Occasionally, we like to get a few opinions on a restaurant. Here are two shorts from Cathy Siroka and James Gribbon on Shanghai Bistro.
If you’re in South Norwalk and want a simple, easy place to go before a movie or out with the kids – try Shanghai Asian Bistro. They recently opened a second location at 124 Washington St., with their first one in Westport at 1715 Post Rd East. Owner, John Jiang, had been carefully looking for a second location for years, and has seen such a huge change in the traffic and excitement in downtown Norwalk, and finally felt that “now was the right time.”
While the menu has the Chinese classics like shrimp with duck sauce and General Tsao’s chicken, the restaurant also offers an array of other Asian inspired dishes and many ways to customize your order according to your tastes and dietary preferences. Jiang explains his menu as “all-Asian, not just Chinese, a sampling of the flavors of China, Thailand, Vietnam and Japan.” Although I only sampled a few dishes, including the vegetable roll, pad thai and curried vegetables with chicken, the quality was there and the prices were right. Their most popular dish is the noodle bowl with vegetables and chicken, beef or tofu along with your choice of mild, curry, spicy or tangy sauce or broth…a fun and convenient way to get exactly what you want. -- Catherine Siroka
I barreled in through the doors of Shanghai the way I do most things, with absolutely no forethought at all, after coming over all peckish during a sunlit walk down Washington St. and seeing their chalkboard sign. Usually more "bar" than "table" anyway, I flopped down as the lone figure at the small sushi bar immediately to my right upon entering. The wait staff seemed genuinely excited to see someone sitting there, and were quite friendly, but my own enthusiasm was considerably tempered when none of them, including the chef and his assistant, recognized the word omakase. Doubting myself, I actually looked it up on my phone to make sure I was pronouncing it correctly.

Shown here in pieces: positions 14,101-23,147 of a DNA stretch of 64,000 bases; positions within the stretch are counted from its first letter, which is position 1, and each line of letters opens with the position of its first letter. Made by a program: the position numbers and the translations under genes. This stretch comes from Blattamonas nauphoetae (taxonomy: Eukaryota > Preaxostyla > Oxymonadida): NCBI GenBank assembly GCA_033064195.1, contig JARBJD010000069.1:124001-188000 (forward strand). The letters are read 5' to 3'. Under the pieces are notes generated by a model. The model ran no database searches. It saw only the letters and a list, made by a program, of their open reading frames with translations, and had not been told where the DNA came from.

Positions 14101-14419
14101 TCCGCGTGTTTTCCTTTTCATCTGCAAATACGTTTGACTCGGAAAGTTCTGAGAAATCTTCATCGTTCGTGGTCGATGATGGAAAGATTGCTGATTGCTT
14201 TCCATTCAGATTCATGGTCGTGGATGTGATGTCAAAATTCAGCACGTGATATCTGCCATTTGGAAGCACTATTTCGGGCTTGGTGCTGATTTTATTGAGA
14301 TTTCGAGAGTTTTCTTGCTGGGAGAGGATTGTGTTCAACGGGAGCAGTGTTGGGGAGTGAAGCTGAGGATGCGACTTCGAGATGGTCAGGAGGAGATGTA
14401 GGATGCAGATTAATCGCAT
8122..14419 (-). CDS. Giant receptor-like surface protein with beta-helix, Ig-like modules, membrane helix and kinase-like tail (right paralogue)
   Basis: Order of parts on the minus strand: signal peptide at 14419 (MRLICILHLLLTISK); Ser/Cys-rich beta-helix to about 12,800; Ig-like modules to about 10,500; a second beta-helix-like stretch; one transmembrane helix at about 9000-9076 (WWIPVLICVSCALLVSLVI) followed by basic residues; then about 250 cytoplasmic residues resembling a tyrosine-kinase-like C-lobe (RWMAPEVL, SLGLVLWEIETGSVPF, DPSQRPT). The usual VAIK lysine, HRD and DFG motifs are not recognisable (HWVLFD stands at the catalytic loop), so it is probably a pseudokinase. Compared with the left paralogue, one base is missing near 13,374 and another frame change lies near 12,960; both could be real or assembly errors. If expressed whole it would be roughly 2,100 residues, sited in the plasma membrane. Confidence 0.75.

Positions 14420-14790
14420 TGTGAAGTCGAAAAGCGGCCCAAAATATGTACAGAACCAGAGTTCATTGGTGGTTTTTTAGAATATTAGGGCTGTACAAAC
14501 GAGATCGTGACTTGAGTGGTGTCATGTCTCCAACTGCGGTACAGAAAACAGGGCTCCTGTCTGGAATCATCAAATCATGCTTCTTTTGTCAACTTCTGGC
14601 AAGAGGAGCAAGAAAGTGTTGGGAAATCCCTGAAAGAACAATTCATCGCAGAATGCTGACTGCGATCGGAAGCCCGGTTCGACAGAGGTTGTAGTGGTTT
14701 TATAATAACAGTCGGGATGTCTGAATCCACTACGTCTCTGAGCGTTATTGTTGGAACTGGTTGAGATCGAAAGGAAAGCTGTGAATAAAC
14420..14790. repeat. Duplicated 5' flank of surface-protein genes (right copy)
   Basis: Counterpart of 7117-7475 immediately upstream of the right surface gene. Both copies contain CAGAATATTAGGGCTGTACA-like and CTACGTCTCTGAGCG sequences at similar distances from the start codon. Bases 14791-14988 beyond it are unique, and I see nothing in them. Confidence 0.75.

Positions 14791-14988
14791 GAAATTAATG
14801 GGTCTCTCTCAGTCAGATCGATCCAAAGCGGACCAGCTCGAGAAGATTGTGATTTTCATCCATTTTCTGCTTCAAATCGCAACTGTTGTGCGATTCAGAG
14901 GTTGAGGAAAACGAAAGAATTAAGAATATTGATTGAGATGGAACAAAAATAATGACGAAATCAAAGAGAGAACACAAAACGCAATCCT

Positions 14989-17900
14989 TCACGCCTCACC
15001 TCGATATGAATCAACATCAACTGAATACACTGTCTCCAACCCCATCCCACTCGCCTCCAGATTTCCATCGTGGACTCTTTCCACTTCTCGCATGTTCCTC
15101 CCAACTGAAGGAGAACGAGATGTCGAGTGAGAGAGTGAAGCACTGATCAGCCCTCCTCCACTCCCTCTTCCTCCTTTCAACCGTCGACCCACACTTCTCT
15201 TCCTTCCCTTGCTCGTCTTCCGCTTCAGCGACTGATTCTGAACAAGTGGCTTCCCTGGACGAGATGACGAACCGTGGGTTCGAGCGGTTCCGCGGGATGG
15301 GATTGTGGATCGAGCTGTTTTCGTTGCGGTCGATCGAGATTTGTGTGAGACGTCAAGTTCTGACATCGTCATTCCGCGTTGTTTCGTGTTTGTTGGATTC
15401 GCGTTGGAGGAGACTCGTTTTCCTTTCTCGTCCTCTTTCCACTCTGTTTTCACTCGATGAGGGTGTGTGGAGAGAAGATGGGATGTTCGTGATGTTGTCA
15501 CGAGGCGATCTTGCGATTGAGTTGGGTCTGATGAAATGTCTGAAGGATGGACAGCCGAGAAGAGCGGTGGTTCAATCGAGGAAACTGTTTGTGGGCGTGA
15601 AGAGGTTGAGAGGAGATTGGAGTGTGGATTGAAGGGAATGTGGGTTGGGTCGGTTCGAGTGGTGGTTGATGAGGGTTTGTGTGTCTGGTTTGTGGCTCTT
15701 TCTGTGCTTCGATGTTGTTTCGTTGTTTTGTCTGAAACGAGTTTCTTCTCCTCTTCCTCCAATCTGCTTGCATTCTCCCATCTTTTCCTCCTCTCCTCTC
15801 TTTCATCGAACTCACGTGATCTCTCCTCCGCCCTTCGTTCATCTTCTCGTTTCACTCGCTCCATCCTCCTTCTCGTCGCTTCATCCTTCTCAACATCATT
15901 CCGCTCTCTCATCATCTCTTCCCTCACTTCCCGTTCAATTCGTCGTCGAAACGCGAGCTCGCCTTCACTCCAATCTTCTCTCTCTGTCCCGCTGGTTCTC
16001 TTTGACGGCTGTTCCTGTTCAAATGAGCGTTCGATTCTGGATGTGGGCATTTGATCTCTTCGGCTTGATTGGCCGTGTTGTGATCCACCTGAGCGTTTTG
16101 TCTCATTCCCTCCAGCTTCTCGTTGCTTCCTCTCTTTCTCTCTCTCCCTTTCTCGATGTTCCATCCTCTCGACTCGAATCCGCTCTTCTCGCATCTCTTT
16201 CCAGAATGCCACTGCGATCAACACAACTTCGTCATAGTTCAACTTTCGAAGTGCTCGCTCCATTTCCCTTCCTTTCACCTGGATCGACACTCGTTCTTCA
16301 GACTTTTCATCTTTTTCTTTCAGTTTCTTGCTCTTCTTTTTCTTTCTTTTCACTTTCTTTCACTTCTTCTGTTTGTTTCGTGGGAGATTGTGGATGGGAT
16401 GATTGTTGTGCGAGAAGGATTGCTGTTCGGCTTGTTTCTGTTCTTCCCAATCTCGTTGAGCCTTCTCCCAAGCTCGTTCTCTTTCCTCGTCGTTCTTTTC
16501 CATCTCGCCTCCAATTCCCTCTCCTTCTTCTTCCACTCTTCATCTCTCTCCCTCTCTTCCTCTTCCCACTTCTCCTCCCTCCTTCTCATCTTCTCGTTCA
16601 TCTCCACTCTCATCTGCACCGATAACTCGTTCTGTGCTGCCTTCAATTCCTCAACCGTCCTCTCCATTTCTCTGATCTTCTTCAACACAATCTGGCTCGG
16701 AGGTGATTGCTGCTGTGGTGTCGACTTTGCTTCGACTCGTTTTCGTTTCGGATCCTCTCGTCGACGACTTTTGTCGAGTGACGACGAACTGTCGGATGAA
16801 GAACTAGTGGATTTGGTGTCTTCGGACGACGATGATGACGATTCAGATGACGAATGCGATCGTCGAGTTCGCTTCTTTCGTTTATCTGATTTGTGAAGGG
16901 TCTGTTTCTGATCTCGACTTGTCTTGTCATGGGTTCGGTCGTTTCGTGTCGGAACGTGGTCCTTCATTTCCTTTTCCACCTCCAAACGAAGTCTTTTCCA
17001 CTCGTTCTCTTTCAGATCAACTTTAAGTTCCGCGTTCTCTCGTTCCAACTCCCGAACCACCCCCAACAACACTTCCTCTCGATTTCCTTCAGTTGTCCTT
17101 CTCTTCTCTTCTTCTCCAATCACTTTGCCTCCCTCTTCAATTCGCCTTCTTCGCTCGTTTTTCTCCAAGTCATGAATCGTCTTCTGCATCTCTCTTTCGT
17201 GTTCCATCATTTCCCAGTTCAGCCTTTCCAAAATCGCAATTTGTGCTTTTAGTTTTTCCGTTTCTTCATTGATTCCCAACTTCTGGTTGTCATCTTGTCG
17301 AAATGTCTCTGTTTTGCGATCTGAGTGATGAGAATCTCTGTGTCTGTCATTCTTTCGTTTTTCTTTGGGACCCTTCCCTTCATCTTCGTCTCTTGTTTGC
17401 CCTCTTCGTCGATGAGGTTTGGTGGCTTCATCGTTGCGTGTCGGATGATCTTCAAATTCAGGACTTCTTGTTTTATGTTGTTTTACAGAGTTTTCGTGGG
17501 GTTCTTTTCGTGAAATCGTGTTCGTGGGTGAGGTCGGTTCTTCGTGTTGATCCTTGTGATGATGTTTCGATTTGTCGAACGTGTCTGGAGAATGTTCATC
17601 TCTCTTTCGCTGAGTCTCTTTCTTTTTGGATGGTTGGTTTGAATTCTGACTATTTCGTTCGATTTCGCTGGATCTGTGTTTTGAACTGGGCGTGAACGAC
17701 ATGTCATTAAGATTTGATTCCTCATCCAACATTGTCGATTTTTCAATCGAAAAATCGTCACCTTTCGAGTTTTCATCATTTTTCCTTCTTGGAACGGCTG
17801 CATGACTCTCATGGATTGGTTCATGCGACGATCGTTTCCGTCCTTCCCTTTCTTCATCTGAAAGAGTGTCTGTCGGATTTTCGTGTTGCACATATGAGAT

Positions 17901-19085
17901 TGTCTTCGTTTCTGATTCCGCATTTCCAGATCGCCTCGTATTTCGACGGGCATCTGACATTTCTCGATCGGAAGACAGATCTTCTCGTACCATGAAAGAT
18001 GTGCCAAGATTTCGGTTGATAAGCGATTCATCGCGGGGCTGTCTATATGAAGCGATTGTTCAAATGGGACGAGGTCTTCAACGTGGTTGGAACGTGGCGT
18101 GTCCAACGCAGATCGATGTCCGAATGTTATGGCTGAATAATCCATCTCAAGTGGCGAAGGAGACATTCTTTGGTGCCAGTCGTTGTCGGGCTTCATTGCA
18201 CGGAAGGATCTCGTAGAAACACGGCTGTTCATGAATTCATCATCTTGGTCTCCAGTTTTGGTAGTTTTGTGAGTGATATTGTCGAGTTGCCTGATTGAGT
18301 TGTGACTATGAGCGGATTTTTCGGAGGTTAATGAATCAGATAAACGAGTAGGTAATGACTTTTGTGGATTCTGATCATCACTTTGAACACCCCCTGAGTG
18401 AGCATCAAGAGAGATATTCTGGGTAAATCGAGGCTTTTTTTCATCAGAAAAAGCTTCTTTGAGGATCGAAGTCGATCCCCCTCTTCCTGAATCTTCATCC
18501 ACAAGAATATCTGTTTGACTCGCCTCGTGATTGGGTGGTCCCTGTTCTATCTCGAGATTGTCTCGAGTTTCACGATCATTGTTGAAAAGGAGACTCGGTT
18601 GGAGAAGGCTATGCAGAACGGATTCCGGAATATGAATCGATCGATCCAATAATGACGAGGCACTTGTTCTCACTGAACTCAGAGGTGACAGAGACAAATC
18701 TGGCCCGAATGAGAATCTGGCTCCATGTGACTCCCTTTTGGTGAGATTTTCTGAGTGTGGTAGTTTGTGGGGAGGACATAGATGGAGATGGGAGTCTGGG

I ordered the closest approximation on the menu, the sushi & sashimi dinner, and focused on putting theomakase business out of my head with the aid of Ozeki Dry. The dish or, more properly, "platter," arrived with a variegated, multilevel feast. Five pieces of sushi with the usual trimmings of wasabe and pink ginger, surrounded the base, along with a spicy tuna roll, and a lemon wedge whose rind had been artfully sliced to resemble something akin to the hand of a Balinese dancing girl. Beyond that, and rising toward the elevated flourish of herbal sprigs and tall leaves cut just so, were a further 15 pieces of sashimi. Some of the sashimi arrived as miniature steaks, some sliced thin and wrapped around fresh watercress, I believe it was, and still more atop a crisp bed of what may have been shredded radish. This last group was itself placed over a horizontal champagne flute and glowed coolly from within through use of a pale, blue LED light.
The fish itself, all of it, was fresh, firm and pleasing. The fact that it was early on a Friday evening probably helped, but my impression was that the staff at Shanghai legitimately care. I watched the chef teach his assistant a new trick, taking about five solid minutes to turn a whole cucumber into a small wishing well for the ornamentation of some other diners' meal. The above dinner, at $25, felt like stealing. -- James Gribbon
Catherine Siroka publishes Macaroni Kid, a local parenting newsletter (westport.macaronikid.com). She is also currently writing a children’s book on making healthy food choices for those with food sensitivities. When she’s eating chocolate , she welcomes your feedback at email@example.com or you can visit her atwww.westport.macaronikid.com.)
James Gribbon is our resident beer expert and Friday Froth columnist.